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Here is an example

class A(object):
        def f1(self):
                return []
        test1 = property(f1)


class B(A):
        def f1(self):
                return [1, 2]

if __name__ == "__main__":
        b = B()
        print b.test1

I expect the output to be [1, 2], but it prints [] instead.

It is contrary to my expectation.

Did I make any mistake in the code? If not, I suppose it works this way because when the property test1 is created, it is bound to the f1 function of the base class A. What is a possible alternative implementation to achieve what I want?

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BTW, why CW for a perfectly technical question susceptible to sharp and equally technical answers?! I responded before spotting the CW tag -- however, I loathe and usually avoid questions so wrongly labeled (CW when they obviously shouldn't be, or vice versa). –  Alex Martelli Aug 3 '10 at 4:39

3 Answers 3

up vote 6 down vote accepted

You can defer the lookup of f1 with a lambda function if you don't wish to pollute the class namespace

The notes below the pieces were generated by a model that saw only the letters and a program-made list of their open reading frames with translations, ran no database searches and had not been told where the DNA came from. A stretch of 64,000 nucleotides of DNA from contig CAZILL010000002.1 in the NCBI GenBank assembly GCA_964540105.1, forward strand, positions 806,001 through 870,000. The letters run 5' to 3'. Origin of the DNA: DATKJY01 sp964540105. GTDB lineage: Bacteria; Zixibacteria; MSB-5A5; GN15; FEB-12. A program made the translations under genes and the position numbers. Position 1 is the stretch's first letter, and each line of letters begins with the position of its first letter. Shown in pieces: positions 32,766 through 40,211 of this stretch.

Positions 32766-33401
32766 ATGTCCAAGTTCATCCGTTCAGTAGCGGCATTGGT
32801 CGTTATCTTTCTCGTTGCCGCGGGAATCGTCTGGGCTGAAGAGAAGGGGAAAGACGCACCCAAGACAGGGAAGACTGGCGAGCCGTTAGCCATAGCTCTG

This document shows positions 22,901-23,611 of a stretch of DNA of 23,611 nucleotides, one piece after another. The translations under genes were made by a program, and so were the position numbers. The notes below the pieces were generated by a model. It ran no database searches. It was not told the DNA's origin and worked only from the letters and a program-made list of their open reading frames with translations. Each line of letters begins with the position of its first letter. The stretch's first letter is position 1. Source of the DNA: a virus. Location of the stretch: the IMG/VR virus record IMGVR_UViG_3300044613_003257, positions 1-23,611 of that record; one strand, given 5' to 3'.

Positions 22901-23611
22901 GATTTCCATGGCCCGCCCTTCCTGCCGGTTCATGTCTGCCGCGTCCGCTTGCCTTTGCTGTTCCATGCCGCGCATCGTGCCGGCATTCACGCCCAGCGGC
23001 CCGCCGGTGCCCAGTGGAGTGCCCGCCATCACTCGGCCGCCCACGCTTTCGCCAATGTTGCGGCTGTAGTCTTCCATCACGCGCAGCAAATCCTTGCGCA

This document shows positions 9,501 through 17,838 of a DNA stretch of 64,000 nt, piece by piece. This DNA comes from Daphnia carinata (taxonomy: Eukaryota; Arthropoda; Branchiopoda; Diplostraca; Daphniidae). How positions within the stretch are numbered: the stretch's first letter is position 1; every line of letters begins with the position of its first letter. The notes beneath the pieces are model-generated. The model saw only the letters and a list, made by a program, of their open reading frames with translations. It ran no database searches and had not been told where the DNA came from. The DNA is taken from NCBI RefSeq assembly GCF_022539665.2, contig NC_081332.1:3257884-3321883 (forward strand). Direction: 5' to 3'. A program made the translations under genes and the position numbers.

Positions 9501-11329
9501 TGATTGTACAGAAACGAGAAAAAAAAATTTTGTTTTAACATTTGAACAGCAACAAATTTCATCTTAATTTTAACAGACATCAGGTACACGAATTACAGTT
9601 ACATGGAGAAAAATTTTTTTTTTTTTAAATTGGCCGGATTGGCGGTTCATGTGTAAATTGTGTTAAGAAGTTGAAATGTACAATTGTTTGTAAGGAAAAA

class A(object):

        def f1(self):
                return []

        test1 = property(lambda x:x.f1())
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I suppose it works this way because when the property test1 is created, it is bound to the f1 function of the base class A.

Exactly correct.

What is a possible alternative implementation to achieve what I want?

One more level of indirection:

class A(object):
    def f1(self): return []
    def _f1(self): return self.f1()
    test1 = property(_f1)

class B(A):
    def f1(self): return [1, 2]
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A couple of alternatives I can think of: either repeat the call to property in the subclass,

class B(A):
    def f1(self):
        return [1,2]
    test1 = property(f1)

or base the property on another method which calls f1:

class A(object):
    def f1(self):
        return []
    def _f1(self):
        return self.f1()
    test1 = property(_f1)
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